However, another thread of evidence points to French entomologist Antoine Magnan. In 1934, Magnan included the following passage in the introduction to his book Le Vol des Insectes:
Tou d'abord poussé par ce qui fait en aviation, j'ai appliqué aux insectes les lois de la résistance de l'air, et je suis arrivé avec M. SAINTE-LAGUE a cette conclusion que leur vol est impossible. ("I applied the laws of air resistance to insects, and I arrived with Mr. ST LAGUE at the conclusion that their flight is impossible.")
Magnan's reference is to a calculation by his assistant André Saint-Lagué, who was apparently an engineer.
What isn't clear is how this brief note in a scholarly book made its way into popular culture and how it came to be associated specifically with bumblebees.
Whatever its origins, the story has had remarkable staying power, and the myth persists that science says a bumblebee can't fly. Indeed, this myth has taken on a new life of its own as a piece of "urban folklore" on the Internet.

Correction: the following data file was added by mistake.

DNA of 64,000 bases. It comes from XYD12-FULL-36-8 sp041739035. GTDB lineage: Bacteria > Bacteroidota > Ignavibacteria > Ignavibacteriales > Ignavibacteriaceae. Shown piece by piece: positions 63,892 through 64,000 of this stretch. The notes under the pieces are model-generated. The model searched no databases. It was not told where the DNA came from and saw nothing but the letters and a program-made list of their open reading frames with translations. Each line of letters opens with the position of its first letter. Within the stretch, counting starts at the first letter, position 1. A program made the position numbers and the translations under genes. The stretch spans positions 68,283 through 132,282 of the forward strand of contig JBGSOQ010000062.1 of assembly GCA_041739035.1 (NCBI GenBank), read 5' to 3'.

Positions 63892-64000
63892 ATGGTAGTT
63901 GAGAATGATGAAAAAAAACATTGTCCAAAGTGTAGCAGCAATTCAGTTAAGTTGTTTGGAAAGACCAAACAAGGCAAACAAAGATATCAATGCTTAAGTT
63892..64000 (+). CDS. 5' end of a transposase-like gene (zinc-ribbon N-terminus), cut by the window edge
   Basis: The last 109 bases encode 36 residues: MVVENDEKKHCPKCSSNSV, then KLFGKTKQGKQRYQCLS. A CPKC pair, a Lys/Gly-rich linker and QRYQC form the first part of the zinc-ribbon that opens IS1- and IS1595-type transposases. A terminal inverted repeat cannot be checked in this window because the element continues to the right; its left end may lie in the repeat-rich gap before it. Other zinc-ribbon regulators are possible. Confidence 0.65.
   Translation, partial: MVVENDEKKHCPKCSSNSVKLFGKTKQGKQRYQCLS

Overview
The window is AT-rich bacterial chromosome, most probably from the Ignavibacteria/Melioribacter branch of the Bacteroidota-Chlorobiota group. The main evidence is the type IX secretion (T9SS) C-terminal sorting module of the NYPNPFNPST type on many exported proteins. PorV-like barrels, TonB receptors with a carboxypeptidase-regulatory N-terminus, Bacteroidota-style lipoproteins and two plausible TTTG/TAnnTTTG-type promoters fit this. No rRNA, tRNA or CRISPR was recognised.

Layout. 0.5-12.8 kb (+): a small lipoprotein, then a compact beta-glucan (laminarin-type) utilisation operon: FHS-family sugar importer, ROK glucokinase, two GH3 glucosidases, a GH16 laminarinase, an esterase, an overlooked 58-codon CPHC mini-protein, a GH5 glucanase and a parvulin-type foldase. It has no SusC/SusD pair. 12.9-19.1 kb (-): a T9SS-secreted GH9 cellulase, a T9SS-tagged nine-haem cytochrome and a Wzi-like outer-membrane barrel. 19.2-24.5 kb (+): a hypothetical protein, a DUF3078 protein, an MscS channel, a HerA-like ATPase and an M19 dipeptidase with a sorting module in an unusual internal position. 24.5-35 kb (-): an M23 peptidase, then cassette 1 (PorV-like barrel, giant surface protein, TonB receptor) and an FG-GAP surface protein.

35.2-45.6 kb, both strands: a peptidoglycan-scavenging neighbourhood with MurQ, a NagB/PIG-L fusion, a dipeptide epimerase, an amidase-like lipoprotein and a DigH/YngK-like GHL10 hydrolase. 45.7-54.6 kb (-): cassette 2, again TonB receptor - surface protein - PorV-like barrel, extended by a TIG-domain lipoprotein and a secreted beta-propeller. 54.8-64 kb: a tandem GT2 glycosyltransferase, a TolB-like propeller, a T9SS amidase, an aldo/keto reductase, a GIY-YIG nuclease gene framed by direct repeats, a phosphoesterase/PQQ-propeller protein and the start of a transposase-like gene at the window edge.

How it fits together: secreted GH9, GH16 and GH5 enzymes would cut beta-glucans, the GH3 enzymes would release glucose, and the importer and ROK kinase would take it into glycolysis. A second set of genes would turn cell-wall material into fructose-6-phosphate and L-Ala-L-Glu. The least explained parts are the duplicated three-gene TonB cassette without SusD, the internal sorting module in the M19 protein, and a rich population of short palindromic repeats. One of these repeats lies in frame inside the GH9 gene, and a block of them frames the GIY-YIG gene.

Physics World reported the technical thinking behind this legend in 1996:
First, let's look at the physics behind the story. The lift equations for rigid wings are straightforward enough. Bumble-bees are fairly big, weighing almost a gram, and have a wing area of about a square centimetre.Tot up all the figures and you find that bees cannot generate enough lift at their typical flying speed of about 1 ms.
But that doesn't prove that bees cannot fly. All it proves is that bees with smooth, rigid wings cannot glide, which you can show for yourself with a few dead bees and a little lacquer.
So how do bees fly then? And why do they need to flap their wings while jumbo jets don't? These turn out to be very interesting questions that reveal a lot of physics. Jumbo jets have fixed wings because their wing area and speed are large enough to satisfy the lift equations for flight. But the small wings on a bumble-bee are much less efficient. Coupled with low speeds and the high drag on a wing when flapping, it might appear, at first glance, that insects cannot fly and that most birds can't get off the ground either.